Of the various traits separating people from other members of the animal kingdom, among the most striking is the use of language. Closely associated with this talent is a part of the brain called Brodmann's area 44, which in humans makes up part of the better known Broca's area. Now two scientists say they've discovered that Brodmann's area 44 in chimpanzees and gorillas resembles that of the human brain-a result leading them to propose that this part of the brain evolved for communication millions of years ago.
A number of studies over the years have concluded that Brodmann's area 44 is larger in the human brain's left hemisphere than in the right. Many researchers attribute this asymmetry to the area's specialization for language production during human evolution.
However, two language researchers at the Yerkes Regional Primate Research Center in Atlanta, Georgia, Claudio Cantalupo and William Hopkins, are challenging this theory. They scanned the brains of 20 chimpanzees, five bonobos, and two gorillas with magnetic resonance imaging (MRI). In all three species, they report in the 29 November issue of Nature, Brodmann's area 44 is larger in the left hemisphere, just as in humans-even though these apes can manage just simple cries and grunts.
The researchers conclude that this asymmetry must have existed at least 5 million years ago, when the human and chimpanzee lines split. But they do not claim that the common ancestor of humans and chimps could speak. Instead, they say, as others have, that this asymmetry was associated with a communication system made up of gestures and vocalizations, which later evolved, in humans, into full-blown language.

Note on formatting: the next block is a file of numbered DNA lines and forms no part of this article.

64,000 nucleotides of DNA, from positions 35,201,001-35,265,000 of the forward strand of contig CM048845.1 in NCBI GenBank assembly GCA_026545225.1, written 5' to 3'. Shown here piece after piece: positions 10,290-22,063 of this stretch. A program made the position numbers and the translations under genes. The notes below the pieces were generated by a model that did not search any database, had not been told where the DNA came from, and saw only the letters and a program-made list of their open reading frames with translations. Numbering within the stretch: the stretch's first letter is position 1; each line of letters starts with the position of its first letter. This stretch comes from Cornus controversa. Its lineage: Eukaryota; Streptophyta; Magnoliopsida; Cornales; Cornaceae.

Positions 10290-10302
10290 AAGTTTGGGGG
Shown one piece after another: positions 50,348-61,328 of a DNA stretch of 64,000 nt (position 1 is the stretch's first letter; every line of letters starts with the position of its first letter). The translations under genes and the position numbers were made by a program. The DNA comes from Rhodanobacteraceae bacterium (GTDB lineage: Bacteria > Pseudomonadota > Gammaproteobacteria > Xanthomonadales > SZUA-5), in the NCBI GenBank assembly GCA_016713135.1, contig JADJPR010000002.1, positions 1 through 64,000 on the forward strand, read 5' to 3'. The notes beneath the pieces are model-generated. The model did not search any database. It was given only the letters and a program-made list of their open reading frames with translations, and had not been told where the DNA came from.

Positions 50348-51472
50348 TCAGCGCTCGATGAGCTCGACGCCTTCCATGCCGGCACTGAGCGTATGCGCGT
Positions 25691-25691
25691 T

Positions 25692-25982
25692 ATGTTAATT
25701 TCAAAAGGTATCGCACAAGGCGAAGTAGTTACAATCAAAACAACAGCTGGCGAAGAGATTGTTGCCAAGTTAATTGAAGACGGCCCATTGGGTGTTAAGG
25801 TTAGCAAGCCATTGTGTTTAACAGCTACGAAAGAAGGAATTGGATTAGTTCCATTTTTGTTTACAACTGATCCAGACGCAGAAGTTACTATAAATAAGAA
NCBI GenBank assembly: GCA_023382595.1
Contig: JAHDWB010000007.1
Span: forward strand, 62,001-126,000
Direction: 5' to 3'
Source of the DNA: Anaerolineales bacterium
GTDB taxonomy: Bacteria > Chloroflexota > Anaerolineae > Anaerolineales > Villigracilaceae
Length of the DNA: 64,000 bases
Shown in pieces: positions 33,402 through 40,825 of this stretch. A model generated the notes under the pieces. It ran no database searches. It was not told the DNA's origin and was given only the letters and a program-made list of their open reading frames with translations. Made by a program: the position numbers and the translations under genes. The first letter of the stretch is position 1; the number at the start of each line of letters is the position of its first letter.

"This is a very important study," says neuroscientist Christiana Leonard of the University of Florida, Gainesville, because it "demonstrates that the structural asymmetries that accompany hemispheric dominance for language in man were probably in place for millions of years before the evolution of language."
But not everyone is buying their assertion. Some scientists dispute that an asymmetry in Brodmann's area 44 exists at all in humans; others point out that language is controlled by multiple parts of the brain. "Finding an asymmetric homolog of Broca's area in apes isn't surprising, except for people clinging to the false belief that Broca's area is the brain's left hemisphere 'language organ,' " comments cognitive linguist Philip Lieberman of Brown University in Providence, Rhode Island. Lieberman believes that other areas of the brain, including the basal ganglia, are far more central to language.